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Make your way to the Louvre through St. Germain.

18+ minute-walk from the Luxembourg Gardens to the Louvre.

St. Germain is widely considered to be one of the most iconically Parisian neighborhoods, and for good reason. With its lovely buildings, shuttered windows, and wrought-iron balconies, St. Germain feels like quite the Parisian postcard.

It’s also a wonderful place to eat, which means that a stroll through St. Germain as you vaguely make your way toward the Louvre serves three purposes–enjoying a beautiful Parisian neighborhood, resting your feet during lunch, and making your way to your next destination!

We enjoyed eating at Eggs & Co. in St. Germain, and, though it isn’t technically lunch, Laduree (makers of some of the best-known French macarons) has a beautiful store here as well. Technically a few blocks outside of St. Germain but still delicious, we also loved our lunches at Le Prince Racine.

One Day in Paris: Macarons

Dive into the Louvre.

Giant, overwhelming, and incredibly iconic, no attempt to see Paris in one day could leave out the Louvre.

There’s absolutely no way you could possibly see it all–we’ve been twice for many hours each and still feel like we’ve barely scratched the surface–so with one day in Paris, strategy and prioritization will both be important to making the most of your time in the Louvre.

We recommend spending two hours here, more or less, depending on what time it is when you arrive and how quickly you have moved during your one day in Paris so far (keep an eye on the time of sunset–you don’t want to miss seeing the Eiffel Tower before dark!), and to start by heading directly to the piece or collection that is most important to you–maybe that’s the iconic Mona Lisa, maybe it’s the Venus di Milo, maybe it’s the Egyptian artifacts. Who knows!

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If you’d like some structure and a timeline to your visit, we recommend taking a look at the Louvre’s own website–they have multiple museum trails outlined that you can follow. There’s also, of course, always the option of a guided tour for maximum context and direction!

Regardless of whether you choose to take a guided tour of the Louvre or not, like with Notre Dame, we absolutely recommend purchasing a skip-the-line ticket for the Louvre before arriving–the lines can be insane, and even with a skip-the-line ticket, you’ll still have security to worry about!

Save time during your one day in Paris & purchase a skip-the-line ticket for the Louvre!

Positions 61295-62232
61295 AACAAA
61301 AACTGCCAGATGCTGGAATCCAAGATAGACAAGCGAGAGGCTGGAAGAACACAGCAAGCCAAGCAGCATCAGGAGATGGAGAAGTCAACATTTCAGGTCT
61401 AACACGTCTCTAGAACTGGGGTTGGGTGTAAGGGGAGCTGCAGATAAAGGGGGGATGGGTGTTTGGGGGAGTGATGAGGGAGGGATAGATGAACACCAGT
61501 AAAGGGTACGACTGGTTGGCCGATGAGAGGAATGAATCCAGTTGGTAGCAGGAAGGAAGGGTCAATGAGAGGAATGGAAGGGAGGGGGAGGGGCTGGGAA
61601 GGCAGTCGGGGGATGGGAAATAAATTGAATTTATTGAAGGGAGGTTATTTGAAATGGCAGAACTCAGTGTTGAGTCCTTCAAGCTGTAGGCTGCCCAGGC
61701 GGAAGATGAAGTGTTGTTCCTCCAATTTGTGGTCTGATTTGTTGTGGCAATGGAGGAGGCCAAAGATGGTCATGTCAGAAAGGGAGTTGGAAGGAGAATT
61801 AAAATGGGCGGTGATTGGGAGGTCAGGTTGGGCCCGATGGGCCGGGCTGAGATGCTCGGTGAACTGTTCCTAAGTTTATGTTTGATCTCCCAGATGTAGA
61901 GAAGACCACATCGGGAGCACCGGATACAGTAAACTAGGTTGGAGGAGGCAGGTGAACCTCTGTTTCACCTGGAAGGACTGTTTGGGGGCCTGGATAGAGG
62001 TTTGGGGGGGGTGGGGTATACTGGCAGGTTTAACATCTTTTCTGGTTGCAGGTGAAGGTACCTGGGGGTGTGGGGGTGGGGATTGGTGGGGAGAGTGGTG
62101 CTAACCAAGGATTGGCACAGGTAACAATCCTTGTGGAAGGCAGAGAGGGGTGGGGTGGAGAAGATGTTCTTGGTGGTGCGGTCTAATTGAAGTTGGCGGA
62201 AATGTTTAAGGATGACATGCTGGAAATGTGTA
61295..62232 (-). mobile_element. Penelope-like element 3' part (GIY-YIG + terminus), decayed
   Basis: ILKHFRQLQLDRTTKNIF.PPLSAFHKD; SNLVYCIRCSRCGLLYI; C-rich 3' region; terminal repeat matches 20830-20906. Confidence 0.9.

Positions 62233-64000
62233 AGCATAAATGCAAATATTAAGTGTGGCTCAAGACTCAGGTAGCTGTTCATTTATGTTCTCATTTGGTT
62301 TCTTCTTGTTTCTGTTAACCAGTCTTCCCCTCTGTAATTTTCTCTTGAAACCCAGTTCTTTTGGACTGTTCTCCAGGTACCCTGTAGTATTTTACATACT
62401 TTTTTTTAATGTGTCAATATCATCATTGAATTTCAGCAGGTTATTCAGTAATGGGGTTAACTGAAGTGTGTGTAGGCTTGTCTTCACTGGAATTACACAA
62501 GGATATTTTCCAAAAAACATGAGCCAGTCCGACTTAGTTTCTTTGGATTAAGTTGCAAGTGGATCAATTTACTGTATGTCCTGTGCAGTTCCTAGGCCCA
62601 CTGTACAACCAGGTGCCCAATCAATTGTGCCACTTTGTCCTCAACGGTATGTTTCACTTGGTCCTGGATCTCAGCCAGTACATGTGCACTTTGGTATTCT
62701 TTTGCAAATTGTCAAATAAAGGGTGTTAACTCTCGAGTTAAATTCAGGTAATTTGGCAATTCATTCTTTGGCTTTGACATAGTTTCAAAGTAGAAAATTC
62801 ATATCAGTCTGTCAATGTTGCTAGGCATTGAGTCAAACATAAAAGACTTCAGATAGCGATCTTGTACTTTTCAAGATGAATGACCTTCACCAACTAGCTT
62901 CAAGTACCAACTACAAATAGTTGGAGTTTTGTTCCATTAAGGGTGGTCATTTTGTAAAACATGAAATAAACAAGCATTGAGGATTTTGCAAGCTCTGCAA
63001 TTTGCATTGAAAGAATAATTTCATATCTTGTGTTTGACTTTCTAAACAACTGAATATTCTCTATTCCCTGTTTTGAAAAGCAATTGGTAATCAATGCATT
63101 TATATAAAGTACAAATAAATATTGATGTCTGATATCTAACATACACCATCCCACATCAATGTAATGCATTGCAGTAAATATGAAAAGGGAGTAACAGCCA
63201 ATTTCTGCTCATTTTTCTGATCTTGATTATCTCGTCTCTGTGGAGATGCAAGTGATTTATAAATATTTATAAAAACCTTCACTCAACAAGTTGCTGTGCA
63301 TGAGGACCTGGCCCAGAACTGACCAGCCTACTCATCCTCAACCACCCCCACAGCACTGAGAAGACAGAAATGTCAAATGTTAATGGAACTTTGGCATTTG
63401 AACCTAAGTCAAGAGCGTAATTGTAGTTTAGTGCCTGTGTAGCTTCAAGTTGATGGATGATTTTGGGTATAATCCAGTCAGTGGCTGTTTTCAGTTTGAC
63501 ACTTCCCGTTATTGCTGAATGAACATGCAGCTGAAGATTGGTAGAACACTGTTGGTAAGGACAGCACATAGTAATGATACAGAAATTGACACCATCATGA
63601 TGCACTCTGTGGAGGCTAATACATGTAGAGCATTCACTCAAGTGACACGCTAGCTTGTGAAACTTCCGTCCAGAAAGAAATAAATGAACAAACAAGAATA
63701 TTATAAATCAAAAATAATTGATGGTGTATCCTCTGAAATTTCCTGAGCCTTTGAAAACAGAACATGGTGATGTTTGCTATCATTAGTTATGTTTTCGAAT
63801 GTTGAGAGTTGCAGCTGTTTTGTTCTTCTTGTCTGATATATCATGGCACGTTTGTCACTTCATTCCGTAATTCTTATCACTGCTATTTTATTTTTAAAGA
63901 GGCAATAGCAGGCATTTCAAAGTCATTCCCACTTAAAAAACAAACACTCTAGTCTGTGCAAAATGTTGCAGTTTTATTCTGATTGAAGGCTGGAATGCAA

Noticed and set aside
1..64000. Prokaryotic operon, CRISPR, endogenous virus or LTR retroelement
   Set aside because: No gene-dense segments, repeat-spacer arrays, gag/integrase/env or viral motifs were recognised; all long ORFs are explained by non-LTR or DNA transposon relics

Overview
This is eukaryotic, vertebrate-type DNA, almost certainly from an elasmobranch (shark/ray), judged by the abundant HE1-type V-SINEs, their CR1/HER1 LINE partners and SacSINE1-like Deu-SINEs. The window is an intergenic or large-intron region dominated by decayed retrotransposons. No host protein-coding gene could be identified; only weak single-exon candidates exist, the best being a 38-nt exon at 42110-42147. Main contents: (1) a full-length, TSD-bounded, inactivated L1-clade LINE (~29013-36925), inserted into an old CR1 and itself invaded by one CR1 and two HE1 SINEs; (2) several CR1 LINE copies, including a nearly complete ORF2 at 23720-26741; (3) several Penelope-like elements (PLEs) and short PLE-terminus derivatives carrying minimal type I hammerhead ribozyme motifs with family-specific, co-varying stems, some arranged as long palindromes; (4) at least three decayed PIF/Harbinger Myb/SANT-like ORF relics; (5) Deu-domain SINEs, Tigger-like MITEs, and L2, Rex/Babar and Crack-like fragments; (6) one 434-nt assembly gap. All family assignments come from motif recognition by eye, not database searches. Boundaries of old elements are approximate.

If you’d like to add more context to your visit, this 2-hour guided tour is highly recommended.

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Pay a visit to the Palais Garnier.

17-minute walk from the Louvre.

One day in Paris definitely isn’t enough time to visit Versailles–but you can get a small taste of Parisian glitz and glamour at the Palais Garnier (also called the Opera Garnier) all the same!

Paris’ iconic opera house is gilded and stunning–the incredible Grand Foyer might just make you think you’ve stepped into a smaller version of the Hall of Mirrors at Versailles. While the interior of the theatre itself is a bit standard, the rest of the building, from the Grand Staircase to the Loggia, is truly remarkable.

One Day in Paris: Palais Garnier

And while there’s unlikely to be a phantom under the opera house, some of the legends connected to the famous story do hold true–including a deadly accident involving the famous chandelier in 1896 (though in the real story the counterweight, not the chandelier itself, fell to the ground).

Though the lines are not typically as long at the Palais Garnier as opposed to the Louvre and Notre Dame, we still recommend purchasing skip-the-line tickets ahead of time to ensure your one day in Paris runs as smoothly as possible–plus, as of August 2018 when we last visited, purchasing skip-the-line tickets in advance was literally the exact same price as buying them at the door!

Purchase your skip-the-line tickets for the Palais Garnier today!

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Head to the Trocadero Gardens & enjoy those iconic Eiffel Tower views.

23 minutes from Palais Garnier via metro line 9.

There’s no better way to end a one day Paris visit than with an iconic view of the Eiffel Tower!

The Trocadero Gardens offer the best view of the Eiffel Tower in all of Paris–so grab a crepe from one of the nearby vendors (the prices are surprisingly reasonable to be right next to the Eiffel Tower) and get ready to soak in some beautiful views.

If possible, we recommend sticking around for sunset–depending on how much time you have, you may even be lucky enough to see the Eiffel Tower in both the sunlight and lit up against the night sky!

If you’d like to wander closer to the Eiffel Tower, feel free to make your way through the Trocadero Gardens, past both the carousels, across the Seine, and to the Eiffel Tower itself.

Sadly, increased security measures have recently been imposed that prohibit anyone from walking directly under the Eiffel Tower without a ticket to the top, but you can still get pretty close!

One Day in Paris: view of Eiffel Tower from Trocadero Gardens

Tips for One Day in Paris

Don’t let simple mistakes cost you time during your one day in Paris–use these tips to make the most of your limited hours in the city!

Get started early.

We are the absolute opposite of early risers, but with one day in Paris, we would be amiss to suggest anything but an early start.

As of the time of writing, Notre Dame Cathedral opens at 8:00am and the towers open at 10:00am. If you’re planning on climbing the towers, I’d aim to purchase a skip-the-line ticket for that very first climb (if you can purchase a few days or even further in advance, that would definitely help).